See you in my next post.  Cheers!!!

 

A Year in Postcards

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Postcard Merlion. Marina Bay Sands Integrated Resort with Merlion Park in Singapore, the city where I am currently based.

I could have called this post “A Year in Review” or “My 2015 Travels” but I thought it would be a cliche.  We always do this year-end post or write-up where we cross out a few items in our travel bucket list (or any bucket list for that matter) and admittedly, this post is in some ways no different.  But it’s a little bit more than that.  As I was writing the draft for this post, I breathed a prayer of thanks to my Maker for helping me get past a year of office work marked by an organizational mayhem caused by some internal special elite force who obviously refused to work for the common good.  We are happy that we were able to neutralize that group and have put them all in the past. Peace has been restored and now we are back to doing the things that we are supposed to do, and that is (as a colleague puts it) “to work hard, to play hard, and to travel harder”. 🙂

Looking back at my calendar, I noticed that I did spend a large amount of time travelling.  I realized that in part, these sporadic wanderings somehow helped to put a lot of things in my life and work in perspective and has enabled me to better understand my peers who come from all sorts of backgrounds and temperaments.  Funny thing though is that I only started travelling recently (just this year actually).  These however are not extravagant travels but are rather short trips within the region and to neighboring countries.  Travelling is never cheap (even the ones done on a budget). 🙂  And if you’re like me travelling with a family, you understand how challenging it is both financially and logistically.

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LuminoCity. Lights exhibition at the Marina Bay Sands Integrated Resorts in Marina Bay, Singapore.

So why this sudden passion for travelling?  Well for one thing, I needed an excuse (an expensive excuse) for learning and practicing photography. 🙂  In the past, I also passed off a lot of opportunities in the office for free travel.  And lastly, I got this big scare from a fitness consultant a few years ago (which is perhaps my real and silly reason for this travel frenzy).  The consultant took a quick BMI check and told me I have a somewhat high level of fat in my system (which is quite surprising considering my thin body frame) and that I might even get a massive heart attack by age 45.  I was not sure if he was just trying to make me sign up for a gym program.  Anyway, I didn’t buy into the program but I did freak out a bit after that.  I did give it a thought and made a few lifestyle changes over the following months.  Alongside those changes is a list of the places I wanted to visit (kinda like a 1001-places-to-see-before-you-die sort of stuff).  So I told my family that from then on, we will meet regularly in some distant foreign lands and we’ll explore those places together. 🙂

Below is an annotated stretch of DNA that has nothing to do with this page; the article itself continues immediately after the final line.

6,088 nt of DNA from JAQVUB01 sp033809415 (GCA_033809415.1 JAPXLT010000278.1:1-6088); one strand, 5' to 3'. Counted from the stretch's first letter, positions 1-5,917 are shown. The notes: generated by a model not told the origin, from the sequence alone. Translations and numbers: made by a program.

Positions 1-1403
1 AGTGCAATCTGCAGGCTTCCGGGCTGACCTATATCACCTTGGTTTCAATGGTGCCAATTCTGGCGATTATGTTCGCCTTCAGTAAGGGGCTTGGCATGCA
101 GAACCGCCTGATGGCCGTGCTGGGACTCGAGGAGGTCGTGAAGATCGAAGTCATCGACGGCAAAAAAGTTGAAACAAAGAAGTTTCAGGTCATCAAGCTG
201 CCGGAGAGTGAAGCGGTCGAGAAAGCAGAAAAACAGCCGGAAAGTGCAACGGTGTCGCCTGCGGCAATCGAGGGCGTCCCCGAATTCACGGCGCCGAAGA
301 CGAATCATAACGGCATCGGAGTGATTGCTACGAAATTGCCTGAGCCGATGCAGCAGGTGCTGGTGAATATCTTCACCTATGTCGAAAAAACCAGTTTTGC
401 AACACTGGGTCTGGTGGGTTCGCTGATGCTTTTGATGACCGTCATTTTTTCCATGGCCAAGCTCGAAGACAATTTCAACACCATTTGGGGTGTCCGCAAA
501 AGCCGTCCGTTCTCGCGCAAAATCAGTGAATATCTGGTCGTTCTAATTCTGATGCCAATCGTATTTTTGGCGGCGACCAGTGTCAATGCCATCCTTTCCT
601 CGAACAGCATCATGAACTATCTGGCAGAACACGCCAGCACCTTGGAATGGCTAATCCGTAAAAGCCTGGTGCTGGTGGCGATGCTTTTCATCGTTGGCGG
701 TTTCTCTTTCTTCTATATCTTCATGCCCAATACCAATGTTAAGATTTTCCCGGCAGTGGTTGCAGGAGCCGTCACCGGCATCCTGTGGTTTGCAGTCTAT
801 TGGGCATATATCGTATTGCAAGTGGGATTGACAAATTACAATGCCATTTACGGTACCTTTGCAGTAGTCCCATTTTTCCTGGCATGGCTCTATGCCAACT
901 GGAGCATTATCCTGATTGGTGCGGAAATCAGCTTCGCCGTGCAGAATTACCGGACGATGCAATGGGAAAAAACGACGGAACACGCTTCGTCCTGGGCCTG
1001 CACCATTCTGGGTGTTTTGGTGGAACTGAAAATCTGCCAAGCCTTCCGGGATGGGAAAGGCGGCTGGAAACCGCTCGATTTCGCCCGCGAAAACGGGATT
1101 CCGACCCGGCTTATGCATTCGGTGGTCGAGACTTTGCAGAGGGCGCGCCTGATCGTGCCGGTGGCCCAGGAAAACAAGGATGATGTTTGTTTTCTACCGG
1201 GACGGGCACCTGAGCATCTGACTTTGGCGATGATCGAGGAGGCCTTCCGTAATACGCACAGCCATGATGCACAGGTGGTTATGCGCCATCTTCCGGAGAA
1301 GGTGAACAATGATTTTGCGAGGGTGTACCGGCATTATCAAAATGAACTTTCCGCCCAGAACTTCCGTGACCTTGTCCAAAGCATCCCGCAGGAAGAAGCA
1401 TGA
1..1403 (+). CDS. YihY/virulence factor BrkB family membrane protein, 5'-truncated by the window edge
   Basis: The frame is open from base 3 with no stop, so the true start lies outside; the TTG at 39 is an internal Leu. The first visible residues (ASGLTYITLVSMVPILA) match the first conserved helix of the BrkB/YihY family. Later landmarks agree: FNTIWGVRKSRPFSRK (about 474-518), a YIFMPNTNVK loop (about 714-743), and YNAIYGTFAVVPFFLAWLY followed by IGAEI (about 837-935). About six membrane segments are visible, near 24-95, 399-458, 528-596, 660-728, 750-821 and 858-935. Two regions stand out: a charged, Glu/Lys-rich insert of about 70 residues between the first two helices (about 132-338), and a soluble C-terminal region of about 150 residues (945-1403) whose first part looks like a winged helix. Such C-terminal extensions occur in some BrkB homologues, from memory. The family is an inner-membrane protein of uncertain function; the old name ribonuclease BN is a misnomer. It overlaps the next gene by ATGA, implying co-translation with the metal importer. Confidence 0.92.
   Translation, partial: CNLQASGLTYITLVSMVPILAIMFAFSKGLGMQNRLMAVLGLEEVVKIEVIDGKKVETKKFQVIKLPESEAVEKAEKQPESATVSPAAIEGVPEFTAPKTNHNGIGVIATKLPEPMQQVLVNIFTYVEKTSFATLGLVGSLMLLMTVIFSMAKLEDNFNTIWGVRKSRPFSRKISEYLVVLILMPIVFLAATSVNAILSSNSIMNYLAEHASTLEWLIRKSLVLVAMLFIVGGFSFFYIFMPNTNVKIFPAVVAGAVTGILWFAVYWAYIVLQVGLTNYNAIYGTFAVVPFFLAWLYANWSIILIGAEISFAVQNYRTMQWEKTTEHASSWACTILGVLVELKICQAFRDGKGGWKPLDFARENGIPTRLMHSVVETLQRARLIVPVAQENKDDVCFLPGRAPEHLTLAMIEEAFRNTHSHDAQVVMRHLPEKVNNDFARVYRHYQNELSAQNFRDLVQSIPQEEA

I am still doing the things that I love very much and care passionately about; but now with more of the things I really don’t like to do but I needed to do (e.g. exercise, strength training); and eating less of the food I love and more of the ones I really didn’t care about before (e.g. greens).  Nowadays, the only time I eat with reckless abandon is when I am travelling. 🙂  When eating in another country, you should have a mantra.  I have one (something I learned from my church apprentice).  “Counting the memories and not the calories” is a reminder of why we eat and travel and why nothing that you eat in any foreign land will have any bad, real-life impact on your health and body. 🙂  Kidding aside, eating is my excuse and the best way for me to learn and to experience another country’s culture.

So here you go.  My postcards from 2015 (the very cliche I was trying to avoid).  Sorry for this.  I didn’t mean to brag or boast about these modest travels.  I just turned 45 three months ago and still feeling quite grateful (and obviously still alive at the time of this writing) for each day I receive past that 45-year mark. 🙂  I am currently looking at travelling outside the region.  It may take a while for this to happen as it will require a more challenging planning strategy.  Meantime, enjoy the images as much as I do and I hope I kept you inspired and always grateful.